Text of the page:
Two Linux software groups have joined forces, they said on Wednesday, to develop a new operating system for mobile phones and other devices in an effort led by Intel and Samsung Electronics.
Under the deal, the LiMo Foundation and Linux Foundation are effectively merging their LiMo and Meego mobile operating systems and hope to gain wider industry and consumer support, but analysts said the new Tizen platform is likely to struggle.
It would have to attract wide support from developers and manufacturers to compete with the dozen or so other mobile operating systems available in a smartphone market currently dominated by Apple's in-house software and Google's Linux-based Android.
"The best hope for them is that big operators get worried by Android ... and decide to consciously switch their allegiances to rival platforms to restrict Google's huge influence over the mobile market," said analyst Neil Mawston from Strategy Analytics.
Earlier this year Nokia, the biggest phone maker by volume, ditched its own Symbian operating system this year in favour of Microsoft's Windows Phone software.
Currently Windows Phone has a smartphone market share of 2-3 percent, according to industry analysts, and LiMo and Meego have less than 1 percent apiece, while Android's share is almost 50 percent and still growing.
"This (Tizen) is driven by necessity. Linux rivals to Android have failed to gain traction and Samsung needs to reduce its dependence on Google," said Geoff Blaber, an analyst at London-based telecoms industry consultancy CCS Insight.
The world's second-biggest cellphone maker behind Nokia, Samsung is the leading user of the Android platform, which has been one of the reasons for its escalating court-room fight over patents with Apple.
Also, some other makers of Android-operated phones have begun to look at alternatives since Google agreed to buy Motorola Mobility last month for $12.5 billion.
"Samsung might be further tempted to try a new system as Google's acquisition of Motorola Mobility raised uncertainty over the future of Android," said Song Jong-ho, an analyst at Daewoo Securities.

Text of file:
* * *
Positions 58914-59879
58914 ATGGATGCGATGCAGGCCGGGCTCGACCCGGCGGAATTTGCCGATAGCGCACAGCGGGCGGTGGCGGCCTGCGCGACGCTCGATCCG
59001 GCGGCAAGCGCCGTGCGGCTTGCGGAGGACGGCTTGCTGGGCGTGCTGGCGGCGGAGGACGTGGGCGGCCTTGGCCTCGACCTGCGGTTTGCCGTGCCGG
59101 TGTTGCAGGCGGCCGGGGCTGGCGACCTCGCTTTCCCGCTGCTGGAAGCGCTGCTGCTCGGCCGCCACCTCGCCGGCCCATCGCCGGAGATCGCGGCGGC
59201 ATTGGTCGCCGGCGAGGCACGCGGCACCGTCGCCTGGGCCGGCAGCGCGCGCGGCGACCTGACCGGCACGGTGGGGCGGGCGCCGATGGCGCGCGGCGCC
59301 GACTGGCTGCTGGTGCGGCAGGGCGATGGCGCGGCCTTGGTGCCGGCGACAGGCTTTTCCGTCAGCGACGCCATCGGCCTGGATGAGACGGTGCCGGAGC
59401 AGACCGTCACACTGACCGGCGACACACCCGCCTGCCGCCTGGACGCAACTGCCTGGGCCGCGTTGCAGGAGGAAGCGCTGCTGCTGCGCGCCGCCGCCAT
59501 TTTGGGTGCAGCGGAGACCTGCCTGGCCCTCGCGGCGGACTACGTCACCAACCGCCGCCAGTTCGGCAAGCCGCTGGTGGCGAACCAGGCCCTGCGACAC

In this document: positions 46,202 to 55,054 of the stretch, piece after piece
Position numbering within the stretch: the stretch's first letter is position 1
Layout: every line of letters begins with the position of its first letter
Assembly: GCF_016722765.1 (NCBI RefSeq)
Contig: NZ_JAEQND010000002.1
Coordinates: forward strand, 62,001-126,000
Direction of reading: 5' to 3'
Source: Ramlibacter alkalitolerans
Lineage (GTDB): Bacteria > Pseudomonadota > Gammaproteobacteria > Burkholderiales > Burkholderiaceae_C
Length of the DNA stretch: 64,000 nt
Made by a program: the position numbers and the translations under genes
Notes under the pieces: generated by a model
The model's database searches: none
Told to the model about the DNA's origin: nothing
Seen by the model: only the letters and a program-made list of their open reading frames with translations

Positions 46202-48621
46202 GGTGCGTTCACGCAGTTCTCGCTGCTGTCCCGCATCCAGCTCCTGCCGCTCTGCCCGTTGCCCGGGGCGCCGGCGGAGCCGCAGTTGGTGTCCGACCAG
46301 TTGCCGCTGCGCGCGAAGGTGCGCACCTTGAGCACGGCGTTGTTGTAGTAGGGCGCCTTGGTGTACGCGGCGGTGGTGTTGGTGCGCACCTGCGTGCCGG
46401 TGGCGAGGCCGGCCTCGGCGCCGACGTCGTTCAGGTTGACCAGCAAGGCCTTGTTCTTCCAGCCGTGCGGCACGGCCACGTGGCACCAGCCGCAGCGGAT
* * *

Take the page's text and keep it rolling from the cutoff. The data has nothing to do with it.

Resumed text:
A spokesman for Samsung said: "We've been a core Linux partner ... and this is in line with our strategy of supporting many platforms."
LiMo Foundation and the Linux Foundation said the new Tizen platform is an open-source, standards-based software platform that supports multiple devices including smartphones, tablets, smart TVs, netbooks and in-vehicle 'infotainment' systems.
The initial release is planned for the first quarter of 2012, enabling the first devices using Tizen to come to market in mid-2012, the two groups said.
The world's largest semiconductor firm Intel and Samsung Electronics, the second biggest maker of cell phones and one of the key contributors to LiMo, will head the technical steering committee developing Tizen.
Earlier this month Intel and Google launched a development partnership to adapt Android for Intel's Atom processor chips, with a view to having the first Anroid phones featuring Intel chips in the first half of next year.
Linux is the most popular type of free, or open-source, computer operating system which allows the public to use, revise and share. Linux suppliers earn money selling improvements and technical services.
(Additional reporting by Miyoung Kim in Seoul; Editing by Greg Mahlich)